Santa Maria della Salute
In 1908 Monet and his wife Alice were invited to the Palazzo-Barbaro by the owner Mrs. Daniel Curtis, whose late husband was a friend of John Singer Sergeant, a friend and contemporary of Monet. It was on the steps of the Palazzo-Barbaro, located North-East across the Grand Canal, that Monet painted a series of the Santa Maria della Salute.1 There are six paintings of the Santa Maria della Salute, all but one (figure 2) are titled The Grand Canal. This series is the most methodical of his paintings of Venice, almost all of them are 73 x 92 cm, the motifs are identical and each was painted at the same time in the afternoon.2
Monet was drawn to the facade of the Santa Maria della Salute as it was reflected in the water and each painting is different despite the similar conditions. In the views at left, Monet depicts the changes in the tides with some having been painted showing the steps of the Palazzo Barbaro and others without. This was done deliberately to emphasize as well that he is painting a seascape and not fresh water. Monet also wanted to depict the changes in the "haze" of Venice, which he considered the essential quality to the atmosphere similar to the fog in London that he painted in 1903. There are two sets in this series, divided by the effects of the haze. In the first set (figures 1-3) the haze raises the luminosity of the work, however in the second set (figures 4-6) it subdues the colors of the prism and the paintings are more harmonious as well as monotonous. In the Bernheim-Jeune exhibition of 1912, Monet chose to hang these paintings by balancing each canavas from set one with one from set two.3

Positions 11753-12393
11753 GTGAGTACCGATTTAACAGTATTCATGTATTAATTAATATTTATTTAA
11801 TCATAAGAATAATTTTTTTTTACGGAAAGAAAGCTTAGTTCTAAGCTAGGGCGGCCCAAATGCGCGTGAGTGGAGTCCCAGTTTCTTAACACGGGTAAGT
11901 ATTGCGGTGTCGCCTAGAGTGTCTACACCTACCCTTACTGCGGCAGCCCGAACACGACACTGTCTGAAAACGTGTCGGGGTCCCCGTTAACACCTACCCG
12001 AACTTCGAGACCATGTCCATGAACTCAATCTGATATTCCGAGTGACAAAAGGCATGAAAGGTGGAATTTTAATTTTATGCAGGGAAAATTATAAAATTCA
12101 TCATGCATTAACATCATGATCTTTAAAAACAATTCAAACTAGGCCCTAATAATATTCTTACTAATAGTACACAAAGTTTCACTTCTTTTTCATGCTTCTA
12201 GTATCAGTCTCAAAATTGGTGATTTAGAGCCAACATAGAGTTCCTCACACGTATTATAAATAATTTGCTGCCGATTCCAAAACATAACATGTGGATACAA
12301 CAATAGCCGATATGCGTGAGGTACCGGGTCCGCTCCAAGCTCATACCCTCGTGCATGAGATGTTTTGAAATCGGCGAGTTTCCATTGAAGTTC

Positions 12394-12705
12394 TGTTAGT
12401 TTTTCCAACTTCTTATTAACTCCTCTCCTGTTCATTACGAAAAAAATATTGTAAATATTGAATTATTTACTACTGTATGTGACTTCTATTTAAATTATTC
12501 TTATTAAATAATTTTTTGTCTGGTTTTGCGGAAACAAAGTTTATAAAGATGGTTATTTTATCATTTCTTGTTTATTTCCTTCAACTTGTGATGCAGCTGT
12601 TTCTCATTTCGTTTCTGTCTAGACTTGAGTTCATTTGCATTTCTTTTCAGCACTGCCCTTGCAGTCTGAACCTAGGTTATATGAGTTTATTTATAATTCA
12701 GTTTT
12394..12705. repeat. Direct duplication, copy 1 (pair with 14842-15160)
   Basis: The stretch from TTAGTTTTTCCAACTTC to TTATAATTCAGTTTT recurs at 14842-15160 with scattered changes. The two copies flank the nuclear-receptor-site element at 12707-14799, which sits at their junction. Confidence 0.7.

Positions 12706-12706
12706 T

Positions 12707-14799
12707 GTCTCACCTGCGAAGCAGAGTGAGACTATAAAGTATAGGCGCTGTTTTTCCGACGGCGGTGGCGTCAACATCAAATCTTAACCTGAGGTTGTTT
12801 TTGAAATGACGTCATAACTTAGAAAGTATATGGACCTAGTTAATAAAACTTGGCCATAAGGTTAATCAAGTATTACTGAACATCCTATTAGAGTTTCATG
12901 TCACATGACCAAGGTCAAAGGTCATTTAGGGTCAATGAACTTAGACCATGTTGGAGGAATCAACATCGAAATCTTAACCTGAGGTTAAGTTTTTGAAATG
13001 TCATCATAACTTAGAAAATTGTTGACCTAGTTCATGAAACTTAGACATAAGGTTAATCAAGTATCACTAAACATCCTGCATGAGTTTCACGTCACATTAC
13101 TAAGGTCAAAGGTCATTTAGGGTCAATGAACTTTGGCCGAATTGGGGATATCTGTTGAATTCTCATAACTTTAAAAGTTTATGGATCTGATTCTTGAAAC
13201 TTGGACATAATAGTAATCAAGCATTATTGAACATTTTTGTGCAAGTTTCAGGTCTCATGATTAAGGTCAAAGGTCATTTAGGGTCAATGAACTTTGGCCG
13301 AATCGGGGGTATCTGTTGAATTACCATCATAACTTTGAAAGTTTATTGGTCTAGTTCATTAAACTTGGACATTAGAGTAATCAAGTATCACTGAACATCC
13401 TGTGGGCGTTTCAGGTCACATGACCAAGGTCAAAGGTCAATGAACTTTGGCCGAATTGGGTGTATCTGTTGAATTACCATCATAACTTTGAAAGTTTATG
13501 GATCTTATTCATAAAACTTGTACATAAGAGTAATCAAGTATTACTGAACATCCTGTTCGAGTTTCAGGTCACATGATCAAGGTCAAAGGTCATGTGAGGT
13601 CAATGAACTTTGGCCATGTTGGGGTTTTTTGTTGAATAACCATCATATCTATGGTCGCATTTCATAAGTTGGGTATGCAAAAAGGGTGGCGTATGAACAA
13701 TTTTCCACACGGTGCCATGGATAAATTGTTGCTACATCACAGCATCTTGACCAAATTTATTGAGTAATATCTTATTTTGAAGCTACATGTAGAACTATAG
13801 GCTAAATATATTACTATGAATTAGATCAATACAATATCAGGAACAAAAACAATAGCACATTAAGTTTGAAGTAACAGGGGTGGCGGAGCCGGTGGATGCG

1Wildenstein, Daniel. Monet: Or the Triumph of Impressionism (Germany: Taschen, 1996), 386.
2Pissarro, Joachim. Monet and the Mediterranean (New York: Rizzoli, 1997), 146.
3Pissarro, Monet on the Mediterranean, 146.